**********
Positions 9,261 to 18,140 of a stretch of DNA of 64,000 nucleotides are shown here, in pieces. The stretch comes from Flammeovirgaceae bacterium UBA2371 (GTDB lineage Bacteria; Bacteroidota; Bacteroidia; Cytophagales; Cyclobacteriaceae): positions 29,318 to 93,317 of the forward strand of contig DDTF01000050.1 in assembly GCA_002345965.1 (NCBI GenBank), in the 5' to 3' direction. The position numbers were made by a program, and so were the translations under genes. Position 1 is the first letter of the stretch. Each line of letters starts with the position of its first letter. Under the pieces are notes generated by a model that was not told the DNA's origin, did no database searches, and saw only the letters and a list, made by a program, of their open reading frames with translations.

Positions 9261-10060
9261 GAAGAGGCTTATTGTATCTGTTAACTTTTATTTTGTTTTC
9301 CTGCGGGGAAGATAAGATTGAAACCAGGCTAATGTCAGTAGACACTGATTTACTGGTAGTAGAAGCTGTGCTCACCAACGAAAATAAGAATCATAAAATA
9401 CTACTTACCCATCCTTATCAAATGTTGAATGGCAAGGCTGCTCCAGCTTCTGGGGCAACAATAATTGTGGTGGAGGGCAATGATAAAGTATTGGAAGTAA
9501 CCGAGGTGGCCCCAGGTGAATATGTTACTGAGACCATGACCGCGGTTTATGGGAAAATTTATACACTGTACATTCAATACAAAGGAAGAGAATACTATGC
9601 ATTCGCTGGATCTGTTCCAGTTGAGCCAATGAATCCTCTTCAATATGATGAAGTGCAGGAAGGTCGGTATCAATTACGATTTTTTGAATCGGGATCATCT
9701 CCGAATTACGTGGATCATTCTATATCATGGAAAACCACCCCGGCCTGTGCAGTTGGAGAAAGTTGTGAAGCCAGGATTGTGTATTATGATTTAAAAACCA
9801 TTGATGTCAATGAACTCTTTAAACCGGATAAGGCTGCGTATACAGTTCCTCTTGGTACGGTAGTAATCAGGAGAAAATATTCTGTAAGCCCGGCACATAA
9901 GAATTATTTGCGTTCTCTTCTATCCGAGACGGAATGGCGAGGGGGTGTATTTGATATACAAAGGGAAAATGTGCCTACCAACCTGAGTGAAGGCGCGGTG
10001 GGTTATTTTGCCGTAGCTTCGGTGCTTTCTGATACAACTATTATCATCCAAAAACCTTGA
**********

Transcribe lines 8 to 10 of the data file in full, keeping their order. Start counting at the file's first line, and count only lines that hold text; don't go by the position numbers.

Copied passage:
9701 CCGAATTACGTGGATCATTCTATATCATGGAAAACCACCCCGGCCTGTGCAGTTGGAGAAAGTTGTGAAGCCAGGATTGTGTATTATGATTTAAAAACCA
9801 TTGATGTCAATGAACTCTTTAAACCGGATAAGGCTGCGTATACAGTTCCTCTTGGTACGGTAGTAATCAGGAGAAAATATTCTGTAAGCCCGGCACATAA
9901 GAATTATTTGCGTTCTCTTCTATCCGAGACGGAATGGCGAGGGGGTGTATTTGATATACAAAGGGAAAATGTGCCTACCAACCTGAGTGAAGGCGCGGTG